I’m led to understand that a sportive that is over 150 miles in length, and with at least 15,000ft of climbing, is called an ultra-sportive. Well the Bowland Badass was my first ultra-sportive, and what an introduction it turned out to be.
The initial entry was almost like a job interview – I had to provide details of the types of ride I had completed, and the type of training I intended to do, before my entry was confirmed! It had communications leading up to the event that were both informative and funny. The event had very sophisticated timing – the organiser wrote down the time you started and the time you finished, and then worked it out (really, think about it, what more do you need?). It had three feed stops with lovely food and lovely people manning (and womanning) them. It had a routesheet, gpx files and excellent signs across the whole route. And what a route! You might think all this would be expensive, given that sportives appear to be the current rip-off cash cow for the cycling industry. Well it was £10. Yes, £10! I think I ate that much in sweets at one of the feed stops alone. Without a doubt, the best value sportive I’ve ever ridden.
According to an article in Spin Cycle Magazine, the 168 miles of the ride has 70 miles going up, 70 miles going down and only 20-odd miles on the flat. Those of you who don’t like hills – this is not for you! The 30 catagorised climbs we tackled were Catshaw Fell, Blea Tarn Hill, Littledale 1, Littledale 2, Jubilee Hill, Trough of Bowland, Long Knots, Hall Hill, Marl Hill, Beacon Hill, Knotts Hill, Bowland Knotts, Cross of Greet, Merrybent Hill, Waddington Fell, Pendle Hill, Barley Hill, Sabden Fold Hill, Nick of Pendle, Whalley Nab, Little Town Hill, Birdy Brow, Longridge Fell, Chipping 1, Chipping 2, Beacon Fell, Brock Bottom, Delph Lane, Harrisend Fell and, finally, Long Lane. The scenery was absolutely stunning. I’ve ridden hundreds of miles in the area, on both my own rides and audaxes, and I was staggered how many roads we were on that I’d never ridden before. And considering we did 168 miles, the day was mostly car-free. It was staggering really – until the last section when we returned to Garstang, I can’t recall seeing more than about 20 cars all day.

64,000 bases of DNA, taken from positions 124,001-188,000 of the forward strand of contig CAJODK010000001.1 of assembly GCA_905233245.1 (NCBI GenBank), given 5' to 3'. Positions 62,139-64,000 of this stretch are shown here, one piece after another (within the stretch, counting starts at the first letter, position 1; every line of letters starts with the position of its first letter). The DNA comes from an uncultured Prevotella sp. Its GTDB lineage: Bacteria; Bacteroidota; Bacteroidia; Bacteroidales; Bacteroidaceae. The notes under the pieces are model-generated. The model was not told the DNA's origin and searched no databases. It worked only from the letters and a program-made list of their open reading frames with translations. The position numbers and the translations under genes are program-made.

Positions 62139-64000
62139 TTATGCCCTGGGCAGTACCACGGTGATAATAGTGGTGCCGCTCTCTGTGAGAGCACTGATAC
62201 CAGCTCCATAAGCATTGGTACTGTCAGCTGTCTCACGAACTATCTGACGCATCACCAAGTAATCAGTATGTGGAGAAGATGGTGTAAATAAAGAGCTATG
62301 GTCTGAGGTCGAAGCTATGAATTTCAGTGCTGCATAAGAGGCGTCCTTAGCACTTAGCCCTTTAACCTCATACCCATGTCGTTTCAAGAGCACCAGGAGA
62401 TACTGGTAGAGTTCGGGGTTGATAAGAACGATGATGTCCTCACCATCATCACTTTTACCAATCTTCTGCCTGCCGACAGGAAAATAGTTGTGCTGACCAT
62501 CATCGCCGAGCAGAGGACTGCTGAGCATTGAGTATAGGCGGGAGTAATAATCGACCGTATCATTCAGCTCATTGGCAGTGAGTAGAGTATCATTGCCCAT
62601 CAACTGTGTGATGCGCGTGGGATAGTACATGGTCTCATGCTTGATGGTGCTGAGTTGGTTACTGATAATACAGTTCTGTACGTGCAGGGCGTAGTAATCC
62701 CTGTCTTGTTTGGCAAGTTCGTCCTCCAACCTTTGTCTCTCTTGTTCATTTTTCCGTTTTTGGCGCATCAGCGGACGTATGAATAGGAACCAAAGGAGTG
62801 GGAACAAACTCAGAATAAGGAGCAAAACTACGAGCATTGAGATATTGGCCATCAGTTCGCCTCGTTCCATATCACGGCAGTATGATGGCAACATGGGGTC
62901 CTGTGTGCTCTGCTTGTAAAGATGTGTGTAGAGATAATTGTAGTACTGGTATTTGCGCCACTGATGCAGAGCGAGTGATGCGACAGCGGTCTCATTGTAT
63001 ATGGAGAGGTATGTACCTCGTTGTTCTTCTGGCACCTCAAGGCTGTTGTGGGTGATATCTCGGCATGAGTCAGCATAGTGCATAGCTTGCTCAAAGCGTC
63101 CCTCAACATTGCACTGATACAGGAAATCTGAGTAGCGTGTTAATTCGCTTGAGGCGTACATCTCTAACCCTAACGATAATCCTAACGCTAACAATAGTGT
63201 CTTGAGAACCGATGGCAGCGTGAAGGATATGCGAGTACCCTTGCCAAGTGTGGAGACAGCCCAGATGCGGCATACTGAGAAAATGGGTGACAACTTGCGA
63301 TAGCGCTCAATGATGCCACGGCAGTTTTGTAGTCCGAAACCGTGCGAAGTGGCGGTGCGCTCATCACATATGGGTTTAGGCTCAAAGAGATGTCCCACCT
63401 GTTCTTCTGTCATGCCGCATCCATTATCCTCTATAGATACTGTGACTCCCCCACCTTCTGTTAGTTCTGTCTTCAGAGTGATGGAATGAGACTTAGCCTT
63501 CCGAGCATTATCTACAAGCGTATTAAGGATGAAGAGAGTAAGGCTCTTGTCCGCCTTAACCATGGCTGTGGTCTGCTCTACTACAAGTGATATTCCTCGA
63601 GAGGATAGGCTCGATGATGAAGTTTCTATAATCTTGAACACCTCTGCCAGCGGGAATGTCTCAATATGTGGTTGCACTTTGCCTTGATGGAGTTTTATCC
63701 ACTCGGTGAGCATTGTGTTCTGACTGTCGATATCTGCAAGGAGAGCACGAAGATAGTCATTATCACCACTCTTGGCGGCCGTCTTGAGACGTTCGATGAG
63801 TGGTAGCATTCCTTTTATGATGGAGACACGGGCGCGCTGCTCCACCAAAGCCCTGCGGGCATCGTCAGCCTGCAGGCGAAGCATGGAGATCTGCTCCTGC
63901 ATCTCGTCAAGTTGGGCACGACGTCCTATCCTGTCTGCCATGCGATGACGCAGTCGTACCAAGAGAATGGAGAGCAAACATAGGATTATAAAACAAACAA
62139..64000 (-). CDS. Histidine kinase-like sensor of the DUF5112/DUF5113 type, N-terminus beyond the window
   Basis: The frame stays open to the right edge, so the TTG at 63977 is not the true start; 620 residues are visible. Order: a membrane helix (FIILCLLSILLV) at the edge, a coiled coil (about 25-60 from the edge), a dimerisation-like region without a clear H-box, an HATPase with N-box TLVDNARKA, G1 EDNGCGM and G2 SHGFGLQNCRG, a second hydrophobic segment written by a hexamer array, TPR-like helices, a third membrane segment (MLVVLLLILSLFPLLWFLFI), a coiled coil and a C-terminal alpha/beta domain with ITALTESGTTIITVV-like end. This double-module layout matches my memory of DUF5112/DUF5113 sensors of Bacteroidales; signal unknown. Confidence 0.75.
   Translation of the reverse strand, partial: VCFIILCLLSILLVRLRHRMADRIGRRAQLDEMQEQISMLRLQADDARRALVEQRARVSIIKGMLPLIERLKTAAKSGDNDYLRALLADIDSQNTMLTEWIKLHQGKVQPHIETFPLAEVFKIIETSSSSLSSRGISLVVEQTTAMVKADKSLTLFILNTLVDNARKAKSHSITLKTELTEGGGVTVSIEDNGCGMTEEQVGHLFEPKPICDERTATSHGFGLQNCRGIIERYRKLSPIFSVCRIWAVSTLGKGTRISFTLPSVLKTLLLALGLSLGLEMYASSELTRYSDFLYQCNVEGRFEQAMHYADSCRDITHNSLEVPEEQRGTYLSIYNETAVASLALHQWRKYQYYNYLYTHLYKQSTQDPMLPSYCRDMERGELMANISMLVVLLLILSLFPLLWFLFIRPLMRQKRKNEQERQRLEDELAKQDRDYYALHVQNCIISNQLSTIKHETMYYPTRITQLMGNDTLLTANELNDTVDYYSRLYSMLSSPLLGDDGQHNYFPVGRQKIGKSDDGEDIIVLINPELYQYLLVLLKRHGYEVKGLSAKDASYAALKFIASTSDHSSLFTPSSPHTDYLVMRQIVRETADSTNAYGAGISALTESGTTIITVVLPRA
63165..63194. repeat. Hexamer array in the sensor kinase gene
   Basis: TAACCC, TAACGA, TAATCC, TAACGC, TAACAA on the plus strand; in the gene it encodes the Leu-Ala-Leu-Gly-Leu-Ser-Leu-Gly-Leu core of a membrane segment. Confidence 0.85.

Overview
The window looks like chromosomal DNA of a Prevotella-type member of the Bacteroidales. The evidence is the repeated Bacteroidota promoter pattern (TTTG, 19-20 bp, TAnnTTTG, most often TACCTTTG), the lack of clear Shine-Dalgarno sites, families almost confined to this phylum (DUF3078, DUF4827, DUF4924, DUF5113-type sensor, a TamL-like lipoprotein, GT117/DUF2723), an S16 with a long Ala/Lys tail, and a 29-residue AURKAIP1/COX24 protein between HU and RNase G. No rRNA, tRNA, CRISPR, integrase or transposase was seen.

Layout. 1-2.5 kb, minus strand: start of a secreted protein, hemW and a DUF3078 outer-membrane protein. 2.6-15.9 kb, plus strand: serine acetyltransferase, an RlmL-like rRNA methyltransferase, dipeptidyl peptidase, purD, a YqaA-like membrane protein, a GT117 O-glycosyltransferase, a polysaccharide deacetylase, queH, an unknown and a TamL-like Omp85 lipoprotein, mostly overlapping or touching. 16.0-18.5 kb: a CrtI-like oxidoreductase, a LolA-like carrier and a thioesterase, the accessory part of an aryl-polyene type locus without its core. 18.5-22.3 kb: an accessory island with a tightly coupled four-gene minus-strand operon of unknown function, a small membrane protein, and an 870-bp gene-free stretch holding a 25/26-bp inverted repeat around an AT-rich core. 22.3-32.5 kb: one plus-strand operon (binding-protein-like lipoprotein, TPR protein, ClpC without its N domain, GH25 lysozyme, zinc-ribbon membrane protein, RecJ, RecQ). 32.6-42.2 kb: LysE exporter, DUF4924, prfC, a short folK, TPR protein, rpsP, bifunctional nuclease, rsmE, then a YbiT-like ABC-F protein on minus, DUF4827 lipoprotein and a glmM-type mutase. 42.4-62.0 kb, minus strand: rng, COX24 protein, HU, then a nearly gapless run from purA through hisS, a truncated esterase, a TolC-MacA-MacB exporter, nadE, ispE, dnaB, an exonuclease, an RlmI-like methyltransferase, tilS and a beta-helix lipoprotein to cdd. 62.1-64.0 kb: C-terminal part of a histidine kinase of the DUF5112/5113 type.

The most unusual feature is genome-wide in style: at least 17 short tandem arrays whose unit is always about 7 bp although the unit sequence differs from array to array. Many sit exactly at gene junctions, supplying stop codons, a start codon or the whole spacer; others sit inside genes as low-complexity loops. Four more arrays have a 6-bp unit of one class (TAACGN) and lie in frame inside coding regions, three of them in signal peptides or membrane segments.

After a spring and early summer of atrocious weather I was enjoying the sunshine – it was simply scorchio! However, with the amount of climbing, the heat was a serious problem. I found myself climbing with my jersey fully unzipped and it still took it out of you – Chris was especially suffering. At the end, we’d taken on massive amounts of fluid and our kit was encrusted with the salt we’d sweated out. The descents were pretty good too – apart from the condition of the roads. There appears to be a new, cheap, way of resurfacing roads now. Basically the council chucks a load of gravel on it and lets the traffic flatten it. It’s not good for cyclists and makes for a twitchy descent. Still, although I didn’t quite crack my best ever speed of 51mph, 47.9mph was pretty good.
Overall, a fantastic day. Very tough and very difficult, but what a challenge! Our total time was around 12 hours and 40 minutes.
Ride stats : 168 miles in 11hrs 42mins at 14.4mph average. 16,601ft of ascent. 8,788kcals of energy used. Average HR of 132bpm